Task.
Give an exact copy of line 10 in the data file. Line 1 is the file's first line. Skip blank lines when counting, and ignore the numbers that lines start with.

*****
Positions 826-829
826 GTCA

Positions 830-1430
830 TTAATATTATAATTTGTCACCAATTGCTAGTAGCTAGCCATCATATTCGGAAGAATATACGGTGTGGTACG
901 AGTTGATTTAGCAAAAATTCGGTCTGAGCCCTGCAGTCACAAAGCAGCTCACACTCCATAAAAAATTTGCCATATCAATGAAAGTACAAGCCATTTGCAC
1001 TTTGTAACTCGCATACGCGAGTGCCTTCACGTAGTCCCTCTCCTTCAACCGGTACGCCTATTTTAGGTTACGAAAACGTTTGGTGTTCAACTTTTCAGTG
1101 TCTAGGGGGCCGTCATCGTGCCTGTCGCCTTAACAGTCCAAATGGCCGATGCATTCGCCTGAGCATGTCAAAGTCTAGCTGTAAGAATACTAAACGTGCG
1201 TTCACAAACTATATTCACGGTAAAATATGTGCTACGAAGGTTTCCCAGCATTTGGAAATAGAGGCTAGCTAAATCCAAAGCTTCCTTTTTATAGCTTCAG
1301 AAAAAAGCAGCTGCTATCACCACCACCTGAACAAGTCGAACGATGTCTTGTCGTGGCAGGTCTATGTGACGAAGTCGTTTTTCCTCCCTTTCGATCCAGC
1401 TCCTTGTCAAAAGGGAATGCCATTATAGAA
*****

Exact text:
1401 TCCTTGTCAAAAGGGAATGCCATTATAGAA